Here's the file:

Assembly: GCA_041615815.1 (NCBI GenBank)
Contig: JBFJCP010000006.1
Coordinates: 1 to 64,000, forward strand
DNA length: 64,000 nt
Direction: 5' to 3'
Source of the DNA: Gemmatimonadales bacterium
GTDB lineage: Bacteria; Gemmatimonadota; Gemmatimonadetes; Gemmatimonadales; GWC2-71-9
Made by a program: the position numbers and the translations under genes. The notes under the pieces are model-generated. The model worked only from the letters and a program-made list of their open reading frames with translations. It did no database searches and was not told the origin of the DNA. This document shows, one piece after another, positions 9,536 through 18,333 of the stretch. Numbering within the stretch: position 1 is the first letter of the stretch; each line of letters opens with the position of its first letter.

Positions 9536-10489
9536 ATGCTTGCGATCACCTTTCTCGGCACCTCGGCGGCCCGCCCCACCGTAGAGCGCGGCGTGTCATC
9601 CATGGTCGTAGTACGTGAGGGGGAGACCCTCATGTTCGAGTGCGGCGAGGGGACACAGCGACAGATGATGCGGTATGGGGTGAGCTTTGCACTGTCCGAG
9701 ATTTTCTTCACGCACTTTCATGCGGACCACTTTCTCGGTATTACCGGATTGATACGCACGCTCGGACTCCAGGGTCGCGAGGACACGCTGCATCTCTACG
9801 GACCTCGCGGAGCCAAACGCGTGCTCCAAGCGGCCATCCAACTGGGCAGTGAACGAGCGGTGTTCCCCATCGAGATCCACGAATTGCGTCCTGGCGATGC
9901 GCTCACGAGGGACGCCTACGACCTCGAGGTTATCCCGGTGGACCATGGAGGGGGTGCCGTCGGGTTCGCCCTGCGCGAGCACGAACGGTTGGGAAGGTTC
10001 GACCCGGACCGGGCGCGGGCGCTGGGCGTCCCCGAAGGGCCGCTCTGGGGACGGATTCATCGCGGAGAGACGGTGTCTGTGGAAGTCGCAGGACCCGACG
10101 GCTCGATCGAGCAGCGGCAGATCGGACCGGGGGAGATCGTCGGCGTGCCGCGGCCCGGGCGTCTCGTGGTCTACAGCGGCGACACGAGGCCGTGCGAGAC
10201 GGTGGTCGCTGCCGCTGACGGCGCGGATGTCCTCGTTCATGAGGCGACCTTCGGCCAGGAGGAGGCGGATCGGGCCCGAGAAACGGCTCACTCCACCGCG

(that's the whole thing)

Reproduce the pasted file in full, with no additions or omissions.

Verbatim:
Assembly: GCA_041615815.1 (NCBI GenBank)
Contig: JBFJCP010000006.1
Coordinates: 1 to 64,000, forward strand
DNA length: 64,000 nt
Direction: 5' to 3'
Source of the DNA: Gemmatimonadales bacterium
GTDB lineage: Bacteria; Gemmatimonadota; Gemmatimonadetes; Gemmatimonadales; GWC2-71-9
Made by a program: the position numbers and the translations under genes. The notes under the pieces are model-generated. The model worked only from the letters and a program-made list of their open reading frames with translations. It did no database searches and was not told the origin of the DNA. This document shows, one piece after another, positions 9,536 through 18,333 of the stretch. Numbering within the stretch: position 1 is the first letter of the stretch; each line of letters opens with the position of its first letter.

Positions 9536-10489
9536 ATGCTTGCGATCACCTTTCTCGGCACCTCGGCGGCCCGCCCCACCGTAGAGCGCGGCGTGTCATC
9601 CATGGTCGTAGTACGTGAGGGGGAGACCCTCATGTTCGAGTGCGGCGAGGGGACACAGCGACAGATGATGCGGTATGGGGTGAGCTTTGCACTGTCCGAG
9701 ATTTTCTTCACGCACTTTCATGCGGACCACTTTCTCGGTATTACCGGATTGATACGCACGCTCGGACTCCAGGGTCGCGAGGACACGCTGCATCTCTACG
9801 GACCTCGCGGAGCCAAACGCGTGCTCCAAGCGGCCATCCAACTGGGCAGTGAACGAGCGGTGTTCCCCATCGAGATCCACGAATTGCGTCCTGGCGATGC
9901 GCTCACGAGGGACGCCTACGACCTCGAGGTTATCCCGGTGGACCATGGAGGGGGTGCCGTCGGGTTCGCCCTGCGCGAGCACGAACGGTTGGGAAGGTTC
10001 GACCCGGACCGGGCGCGGGCGCTGGGCGTCCCCGAAGGGCCGCTCTGGGGACGGATTCATCGCGGAGAGACGGTGTCTGTGGAAGTCGCAGGACCCGACG
10101 GCTCGATCGAGCAGCGGCAGATCGGACCGGGGGAGATCGTCGGCGTGCCGCGGCCCGGGCGTCTCGTGGTCTACAGCGGCGACACGAGGCCGTGCGAGAC
10201 GGTGGTCGCTGCCGCTGACGGCGCGGATGTCCTCGTTCATGAGGCGACCTTCGGCCAGGAGGAGGCGGATCGGGCCCGAGAAACGGCTCACTCCACCGCG